With IP at the heart of broadcasting’s future, codecs are increasingly the gateways of content assimilation and distribution
HARARE, Zimbabwe — The Media Institute of Southern Africa (a regional conglomerate of nine national media watchdog chapters) is back in full operation at its new headquarters in Harare — Zimbabwe’s capital. It closed its first offices in Windhoek, Namibia, in 2015 before moving temporarily for three years to Lusaka, Zambia.
MISA draws its membership from Namibia, Zambia, Malawi, Botswana, Lesotho, Angola, Mozambique, Tanzania and Zimbabwe. Recently appointed Regional Director Tabani Moyo, the executive director of MISA Zimbabwe, said: “We are a responsive high-impact network, whose critical importance is to galvanize the voices emerging from regional spaces toward a greater good. MISA is at the center of human-interest advocacy promoting access to information as a public good at regional, continental and international spaces.”
MISA regional’s governing council has a presence at the Internet Governance Forum as part of the coordinating committee on internet governance regulation. The MISA regional governing council is also part of the African Freedom of Expression Exchange, a continent-wide network of pressure and lobby groups, and IFEX, a global network of more than 120 organizations defending free expression.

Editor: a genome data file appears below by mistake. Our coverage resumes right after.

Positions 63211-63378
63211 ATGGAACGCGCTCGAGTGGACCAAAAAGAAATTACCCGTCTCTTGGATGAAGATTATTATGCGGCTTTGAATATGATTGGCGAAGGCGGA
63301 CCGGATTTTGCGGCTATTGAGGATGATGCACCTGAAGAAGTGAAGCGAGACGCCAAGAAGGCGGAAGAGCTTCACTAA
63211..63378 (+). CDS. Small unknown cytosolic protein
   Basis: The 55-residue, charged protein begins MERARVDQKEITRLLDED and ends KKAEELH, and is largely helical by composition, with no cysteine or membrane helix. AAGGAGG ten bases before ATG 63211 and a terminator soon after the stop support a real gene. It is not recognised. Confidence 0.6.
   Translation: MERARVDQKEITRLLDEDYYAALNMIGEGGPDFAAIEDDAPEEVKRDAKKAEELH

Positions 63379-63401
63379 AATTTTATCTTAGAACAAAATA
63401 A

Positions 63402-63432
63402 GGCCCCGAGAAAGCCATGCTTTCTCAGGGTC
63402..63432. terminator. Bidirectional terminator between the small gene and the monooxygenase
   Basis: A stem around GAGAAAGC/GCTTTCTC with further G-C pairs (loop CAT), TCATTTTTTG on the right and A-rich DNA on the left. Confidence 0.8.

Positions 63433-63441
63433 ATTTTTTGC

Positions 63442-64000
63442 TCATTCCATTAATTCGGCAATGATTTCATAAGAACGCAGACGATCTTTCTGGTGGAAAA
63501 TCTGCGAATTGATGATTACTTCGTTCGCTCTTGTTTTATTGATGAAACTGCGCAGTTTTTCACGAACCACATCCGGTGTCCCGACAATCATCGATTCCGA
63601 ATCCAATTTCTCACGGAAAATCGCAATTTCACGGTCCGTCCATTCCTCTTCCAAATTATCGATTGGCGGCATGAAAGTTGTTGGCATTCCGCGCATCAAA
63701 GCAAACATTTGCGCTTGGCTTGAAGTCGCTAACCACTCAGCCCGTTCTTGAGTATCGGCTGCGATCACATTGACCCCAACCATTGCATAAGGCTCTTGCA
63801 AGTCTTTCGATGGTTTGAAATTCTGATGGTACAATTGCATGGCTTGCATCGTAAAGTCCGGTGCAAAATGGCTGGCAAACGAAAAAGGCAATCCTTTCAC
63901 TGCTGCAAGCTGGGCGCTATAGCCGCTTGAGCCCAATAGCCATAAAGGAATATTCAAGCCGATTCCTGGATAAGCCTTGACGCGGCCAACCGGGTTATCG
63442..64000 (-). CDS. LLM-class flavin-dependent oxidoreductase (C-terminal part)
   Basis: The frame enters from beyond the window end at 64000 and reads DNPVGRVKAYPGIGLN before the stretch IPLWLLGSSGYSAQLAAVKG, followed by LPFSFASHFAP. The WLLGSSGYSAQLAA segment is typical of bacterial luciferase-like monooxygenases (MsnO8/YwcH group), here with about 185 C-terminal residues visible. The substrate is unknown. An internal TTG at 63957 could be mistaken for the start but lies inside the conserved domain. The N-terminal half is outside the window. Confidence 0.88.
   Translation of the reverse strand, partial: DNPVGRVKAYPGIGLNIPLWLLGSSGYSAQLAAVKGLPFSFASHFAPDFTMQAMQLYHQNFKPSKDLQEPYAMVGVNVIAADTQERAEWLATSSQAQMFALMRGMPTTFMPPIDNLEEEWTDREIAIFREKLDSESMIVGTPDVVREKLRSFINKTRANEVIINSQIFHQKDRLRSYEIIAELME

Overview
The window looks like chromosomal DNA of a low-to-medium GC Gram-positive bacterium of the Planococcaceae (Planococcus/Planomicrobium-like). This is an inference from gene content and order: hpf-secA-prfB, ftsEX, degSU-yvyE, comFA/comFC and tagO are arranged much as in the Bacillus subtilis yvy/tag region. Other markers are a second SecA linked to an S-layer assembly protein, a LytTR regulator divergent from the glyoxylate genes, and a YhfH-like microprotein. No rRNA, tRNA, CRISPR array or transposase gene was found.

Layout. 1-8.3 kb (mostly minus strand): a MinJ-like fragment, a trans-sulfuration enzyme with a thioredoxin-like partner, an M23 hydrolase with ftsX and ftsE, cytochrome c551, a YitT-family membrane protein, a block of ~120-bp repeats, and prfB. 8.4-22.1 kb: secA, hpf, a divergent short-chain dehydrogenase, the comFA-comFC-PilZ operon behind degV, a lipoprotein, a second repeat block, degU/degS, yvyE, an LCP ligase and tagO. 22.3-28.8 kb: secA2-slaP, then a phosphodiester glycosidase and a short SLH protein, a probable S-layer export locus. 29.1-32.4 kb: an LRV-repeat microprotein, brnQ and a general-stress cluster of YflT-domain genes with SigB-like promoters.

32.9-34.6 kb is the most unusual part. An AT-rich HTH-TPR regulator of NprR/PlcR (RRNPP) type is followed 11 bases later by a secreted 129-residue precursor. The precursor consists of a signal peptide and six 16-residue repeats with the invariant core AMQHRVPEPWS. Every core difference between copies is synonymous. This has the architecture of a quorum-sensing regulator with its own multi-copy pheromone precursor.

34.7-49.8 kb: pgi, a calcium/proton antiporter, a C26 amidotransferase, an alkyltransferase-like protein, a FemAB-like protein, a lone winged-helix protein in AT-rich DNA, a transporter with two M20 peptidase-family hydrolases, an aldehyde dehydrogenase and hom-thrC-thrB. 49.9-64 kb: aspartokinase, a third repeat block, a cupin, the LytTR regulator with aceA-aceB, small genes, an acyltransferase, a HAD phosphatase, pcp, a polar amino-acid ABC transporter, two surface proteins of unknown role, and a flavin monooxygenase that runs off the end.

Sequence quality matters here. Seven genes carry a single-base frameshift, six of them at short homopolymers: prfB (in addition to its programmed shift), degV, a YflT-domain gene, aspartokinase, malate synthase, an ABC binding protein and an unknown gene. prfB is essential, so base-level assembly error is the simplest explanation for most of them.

The council also belongs to the 200-member Global Forum for Media Development, which defends journalism and expression. Moyo is a member of its executive committee and says that MISA is highly active in its roles in the international partner organizations and conferences. This ensures its advocacy issues remain on the agenda.
“MISA was moderator and rapporteur for the Africa Forum at the 30th Anniversary World Press Freedom Day Global Conference in Namibia and helped filter through the African perspective to review the Windhoek Declaration, which is now globally accepted. This led to what we now refer to as ‘Windhoek 30.’ Also, a realization that we need media literacy, access to information as a public good, and to hold big tech companies accountable and galvanize government and multiple stakeholders to ensure that the declaration and its principles remain alive and factor in changes brought about by the internet.”
MISA hosts the annual regional Internet Governance Forum, where different sector players meet. These include government representatives, companies, regulators, internet providers and law enforcement agents.
MISA also advocates for journalists’ safety during elections and sent a team to monitor elections in Zambia in August, where it condemned the government’s disruption of the internet. It has also twice criticized Eswatini’s shutting down of the internet during demonstrations for transparent governance. Next year, MISA plans to take its regional watchdog role to Lesotho’s elections.
The author is a media consultant and trainer based in Zimbabwe.